By and -


  • The Residential Apartment Buildings (Compliance and Enforcement Powers) Act 2020 imposes greater obligations on developers and introduces significant investigative and enforcement powers for the NSW Government.
  • Developers are now obliged to notify the Secretary of the Department of Customer Service of the expected completion date of building work.
  • NSW Government has greater power to investigate building work and developers, as well as the power to issue prohibition orders, stop work orders and rectification orders.

The Residential Apartment Buildings (Compliance and Enforcement Powers) Act 2020 (‘the Act’) is the second of a two-punch combination by the NSW Government to address the much-reported NSW building crisis. The purpose of the Act, which follows the Design and Building Practitioners Act 2020, is to prevent developers from carrying out building work that may result in serious defects, or result in significant harm or loss to the public or current or future occupiers of residential apartment buildings. That is, the Act is largely directed at developers and applies to residential apartment buildings (as well as mixed use developments with a residential component).

The Act comes into force on 1 September 2020 and currently applies to both incomplete developments and developments completed within the previous 10 years.

The Act will likely have a significant impact not only on developers and residential apartment owners, but also on third parties such as certifiers.

The definition of developer in the Act is wide ranging and includes, for example, any person who arranges for, facilitates or otherwise causes (directly or indirectly) residential apartment building work to be carried out. It also includes owners of the land on which the building work occurs and principal contractors as defined in the Environmental Planning and Assessment Act 1979 (NSW).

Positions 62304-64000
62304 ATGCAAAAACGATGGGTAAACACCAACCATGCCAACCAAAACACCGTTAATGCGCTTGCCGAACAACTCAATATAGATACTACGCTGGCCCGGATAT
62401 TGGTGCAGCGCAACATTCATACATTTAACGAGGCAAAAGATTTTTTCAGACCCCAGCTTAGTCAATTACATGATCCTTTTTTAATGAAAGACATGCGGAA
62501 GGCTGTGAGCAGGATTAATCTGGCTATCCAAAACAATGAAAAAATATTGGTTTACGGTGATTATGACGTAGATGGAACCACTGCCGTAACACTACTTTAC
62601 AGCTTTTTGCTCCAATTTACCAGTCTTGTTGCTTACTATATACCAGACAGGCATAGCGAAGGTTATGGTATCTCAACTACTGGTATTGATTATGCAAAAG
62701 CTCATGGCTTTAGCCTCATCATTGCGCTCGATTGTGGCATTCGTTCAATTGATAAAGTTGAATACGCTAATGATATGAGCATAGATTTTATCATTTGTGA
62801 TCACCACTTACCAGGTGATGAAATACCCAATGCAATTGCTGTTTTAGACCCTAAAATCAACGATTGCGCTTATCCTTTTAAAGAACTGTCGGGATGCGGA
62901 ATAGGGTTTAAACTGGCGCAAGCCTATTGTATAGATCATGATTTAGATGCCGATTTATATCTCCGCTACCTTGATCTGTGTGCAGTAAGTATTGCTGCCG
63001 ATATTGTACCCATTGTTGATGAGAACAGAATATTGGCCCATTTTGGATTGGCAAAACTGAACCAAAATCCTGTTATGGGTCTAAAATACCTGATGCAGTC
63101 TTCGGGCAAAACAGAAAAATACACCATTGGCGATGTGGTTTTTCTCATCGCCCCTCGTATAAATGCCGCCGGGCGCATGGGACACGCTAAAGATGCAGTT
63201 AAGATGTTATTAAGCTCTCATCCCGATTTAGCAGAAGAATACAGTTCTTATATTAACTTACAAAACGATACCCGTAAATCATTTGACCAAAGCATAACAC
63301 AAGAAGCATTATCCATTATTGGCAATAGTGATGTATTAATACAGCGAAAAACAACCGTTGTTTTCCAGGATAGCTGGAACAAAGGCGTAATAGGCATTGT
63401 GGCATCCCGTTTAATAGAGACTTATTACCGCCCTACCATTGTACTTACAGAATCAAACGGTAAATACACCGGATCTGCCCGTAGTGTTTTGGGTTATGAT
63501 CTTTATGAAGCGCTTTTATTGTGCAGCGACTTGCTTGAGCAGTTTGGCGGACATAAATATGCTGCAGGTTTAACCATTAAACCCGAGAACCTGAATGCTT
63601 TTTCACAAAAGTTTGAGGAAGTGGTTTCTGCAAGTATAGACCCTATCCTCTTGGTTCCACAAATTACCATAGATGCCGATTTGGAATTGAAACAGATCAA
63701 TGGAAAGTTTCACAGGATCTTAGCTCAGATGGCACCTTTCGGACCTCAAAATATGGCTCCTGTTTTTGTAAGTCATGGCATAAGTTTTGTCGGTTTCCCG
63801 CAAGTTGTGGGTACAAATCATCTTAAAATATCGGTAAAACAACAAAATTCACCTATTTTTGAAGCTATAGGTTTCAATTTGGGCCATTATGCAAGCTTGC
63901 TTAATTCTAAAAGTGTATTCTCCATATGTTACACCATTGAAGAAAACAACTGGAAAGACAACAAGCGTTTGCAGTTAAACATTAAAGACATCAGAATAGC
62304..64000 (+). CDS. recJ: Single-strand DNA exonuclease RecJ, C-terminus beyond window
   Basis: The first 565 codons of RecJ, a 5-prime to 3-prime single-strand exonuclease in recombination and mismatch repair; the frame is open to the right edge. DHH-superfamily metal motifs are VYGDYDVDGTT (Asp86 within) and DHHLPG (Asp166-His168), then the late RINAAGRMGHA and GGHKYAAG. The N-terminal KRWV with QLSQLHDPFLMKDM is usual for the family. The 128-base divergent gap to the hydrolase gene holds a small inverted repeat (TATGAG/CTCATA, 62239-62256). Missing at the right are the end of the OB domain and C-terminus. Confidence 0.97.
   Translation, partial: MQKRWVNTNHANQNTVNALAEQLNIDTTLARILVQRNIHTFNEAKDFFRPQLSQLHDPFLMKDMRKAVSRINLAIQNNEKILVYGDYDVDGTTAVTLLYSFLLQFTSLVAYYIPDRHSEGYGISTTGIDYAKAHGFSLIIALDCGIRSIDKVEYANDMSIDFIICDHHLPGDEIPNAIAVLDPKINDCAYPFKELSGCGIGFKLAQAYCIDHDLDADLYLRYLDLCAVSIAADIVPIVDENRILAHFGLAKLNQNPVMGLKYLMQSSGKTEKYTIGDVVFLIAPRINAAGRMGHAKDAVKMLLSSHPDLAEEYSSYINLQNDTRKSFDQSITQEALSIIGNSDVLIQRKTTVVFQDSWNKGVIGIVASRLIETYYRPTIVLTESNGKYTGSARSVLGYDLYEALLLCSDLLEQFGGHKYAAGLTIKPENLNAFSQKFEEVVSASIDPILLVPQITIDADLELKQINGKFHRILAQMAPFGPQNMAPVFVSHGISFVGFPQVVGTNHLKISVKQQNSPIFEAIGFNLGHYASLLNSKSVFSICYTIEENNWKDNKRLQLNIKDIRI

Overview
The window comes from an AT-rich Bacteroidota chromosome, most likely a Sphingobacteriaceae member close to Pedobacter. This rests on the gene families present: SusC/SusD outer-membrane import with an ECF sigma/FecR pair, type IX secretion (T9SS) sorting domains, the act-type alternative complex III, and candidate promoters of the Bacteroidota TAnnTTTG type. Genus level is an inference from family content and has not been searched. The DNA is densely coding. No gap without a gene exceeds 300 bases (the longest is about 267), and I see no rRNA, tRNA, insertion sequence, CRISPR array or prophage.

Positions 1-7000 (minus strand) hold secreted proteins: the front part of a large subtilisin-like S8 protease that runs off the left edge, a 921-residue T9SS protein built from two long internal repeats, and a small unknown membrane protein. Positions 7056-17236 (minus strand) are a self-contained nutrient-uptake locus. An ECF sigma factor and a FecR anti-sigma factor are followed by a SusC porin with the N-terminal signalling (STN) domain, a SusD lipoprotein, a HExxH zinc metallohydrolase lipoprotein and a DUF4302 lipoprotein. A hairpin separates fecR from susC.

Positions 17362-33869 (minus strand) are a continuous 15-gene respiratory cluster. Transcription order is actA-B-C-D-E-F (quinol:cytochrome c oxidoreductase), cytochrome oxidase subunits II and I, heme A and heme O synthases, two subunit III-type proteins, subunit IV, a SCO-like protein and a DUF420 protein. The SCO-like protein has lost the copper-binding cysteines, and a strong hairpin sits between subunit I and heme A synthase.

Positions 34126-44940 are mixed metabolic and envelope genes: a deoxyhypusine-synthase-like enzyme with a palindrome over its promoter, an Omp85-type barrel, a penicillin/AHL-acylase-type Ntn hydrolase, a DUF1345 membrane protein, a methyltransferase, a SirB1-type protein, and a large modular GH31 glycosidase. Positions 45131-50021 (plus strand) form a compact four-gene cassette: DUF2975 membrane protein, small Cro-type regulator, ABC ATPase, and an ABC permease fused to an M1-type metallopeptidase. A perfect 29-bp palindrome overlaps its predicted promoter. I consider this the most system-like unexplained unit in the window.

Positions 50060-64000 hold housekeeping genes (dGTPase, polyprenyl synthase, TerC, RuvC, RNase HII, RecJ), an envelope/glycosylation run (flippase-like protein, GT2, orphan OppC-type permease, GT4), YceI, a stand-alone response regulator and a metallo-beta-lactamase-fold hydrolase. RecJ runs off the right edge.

Completion of residential apartment building work

The Act establishes a notification scheme (‘the Scheme’) which requires developers to notify the Secretary of the NSW Department of Customer Service (formally the NSW Department of Finance, Services and Innovation) (‘the Secretary’) as to when building work will be completed. The Scheme is the first of its kind in Australia.

Section 7 of the Act requires developers to notify the Secretary at least six months, but no more than 12 months, before an application for an occupation certificate is made (‘Expected Completion Notice’).

For projects that are expected to be completed within six months, the developer must provide the Secretary with an Expected Completion Notice within 30 days of the commencement of the building work.

Some flexibility has been provided under s 8 which allows for the amendment of the expected date provided to the Secretary should the circumstances of the building work change. That is, a developer is permitted to amend the expected date as long as an ‘Expected Completion Amendment Notice’ is provided to the Secretary within seven days of the developer becoming aware of the change in circumstances that affect the original expected date. A developer may provide the Secretary with more than one Expected Completion Amendment Notice.

Section 8 does not apply if the new expected date is within 60 days of the original expected date specified in the Expected Completion Notice.

Pursuant to s 9 of the Act, the Secretary may prohibit the issue of an occupation certificate in relation to a residential apartment building (‘Prohibition Order’) and, if relevant, the registration of a strata plan in relation to a residential apartment building if:

  1. the Expected Completion Notice, or the Expected Completion Amendment Notice, was not given or was given less than six months before the application for the occupation certificate was made;
  2. the Secretary is satisfied that a serious defect in the building exists; or
  3. any applicable building bond required under s 207 of the Strata Schemes Management Act 2015 has not been provided to the Secretary.

Prohibition Orders will not only affect developers but will also prevent certifiers from issuing occupation certificates in relation to building work the subject of a Prohibition Order. Any occupation certificate issued in contravention of a Prohibition Order is invalid.

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